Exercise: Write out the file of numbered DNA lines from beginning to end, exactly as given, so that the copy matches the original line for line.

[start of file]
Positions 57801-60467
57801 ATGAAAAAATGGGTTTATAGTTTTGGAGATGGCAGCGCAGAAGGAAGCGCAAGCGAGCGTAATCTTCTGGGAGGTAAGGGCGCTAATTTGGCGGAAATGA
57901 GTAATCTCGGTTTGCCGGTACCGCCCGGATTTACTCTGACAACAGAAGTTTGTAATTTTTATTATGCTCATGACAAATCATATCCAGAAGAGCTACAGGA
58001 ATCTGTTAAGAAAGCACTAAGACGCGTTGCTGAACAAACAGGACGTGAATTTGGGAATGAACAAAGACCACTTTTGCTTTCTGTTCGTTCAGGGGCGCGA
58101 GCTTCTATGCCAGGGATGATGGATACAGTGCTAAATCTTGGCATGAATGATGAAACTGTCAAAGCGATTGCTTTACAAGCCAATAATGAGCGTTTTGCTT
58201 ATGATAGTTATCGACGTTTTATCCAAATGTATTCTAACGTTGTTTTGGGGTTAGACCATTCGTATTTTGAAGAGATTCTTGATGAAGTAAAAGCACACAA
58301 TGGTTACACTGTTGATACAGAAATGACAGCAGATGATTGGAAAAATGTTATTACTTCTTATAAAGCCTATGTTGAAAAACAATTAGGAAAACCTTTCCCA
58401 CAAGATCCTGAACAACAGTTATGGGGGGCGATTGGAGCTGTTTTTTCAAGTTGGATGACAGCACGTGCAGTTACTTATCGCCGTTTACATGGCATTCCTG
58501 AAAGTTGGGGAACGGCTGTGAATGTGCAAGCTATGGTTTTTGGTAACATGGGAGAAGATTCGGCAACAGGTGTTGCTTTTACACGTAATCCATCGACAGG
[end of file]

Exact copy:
Positions 57801-60467
57801 ATGAAAAAATGGGTTTATAGTTTTGGAGATGGCAGCGCAGAAGGAAGCGCAAGCGAGCGTAATCTTCTGGGAGGTAAGGGCGCTAATTTGGCGGAAATGA
57901 GTAATCTCGGTTTGCCGGTACCGCCCGGATTTACTCTGACAACAGAAGTTTGTAATTTTTATTATGCTCATGACAAATCATATCCAGAAGAGCTACAGGA
58001 ATCTGTTAAGAAAGCACTAAGACGCGTTGCTGAACAAACAGGACGTGAATTTGGGAATGAACAAAGACCACTTTTGCTTTCTGTTCGTTCAGGGGCGCGA
58101 GCTTCTATGCCAGGGATGATGGATACAGTGCTAAATCTTGGCATGAATGATGAAACTGTCAAAGCGATTGCTTTACAAGCCAATAATGAGCGTTTTGCTT
58201 ATGATAGTTATCGACGTTTTATCCAAATGTATTCTAACGTTGTTTTGGGGTTAGACCATTCGTATTTTGAAGAGATTCTTGATGAAGTAAAAGCACACAA
58301 TGGTTACACTGTTGATACAGAAATGACAGCAGATGATTGGAAAAATGTTATTACTTCTTATAAAGCCTATGTTGAAAAACAATTAGGAAAACCTTTCCCA
58401 CAAGATCCTGAACAACAGTTATGGGGGGCGATTGGAGCTGTTTTTTCAAGTTGGATGACAGCACGTGCAGTTACTTATCGCCGTTTACATGGCATTCCTG
58501 AAAGTTGGGGAACGGCTGTGAATGTGCAAGCTATGGTTTTTGGTAACATGGGAGAAGATTCGGCAACAGGTGTTGCTTTTACACGTAATCCATCGACAGG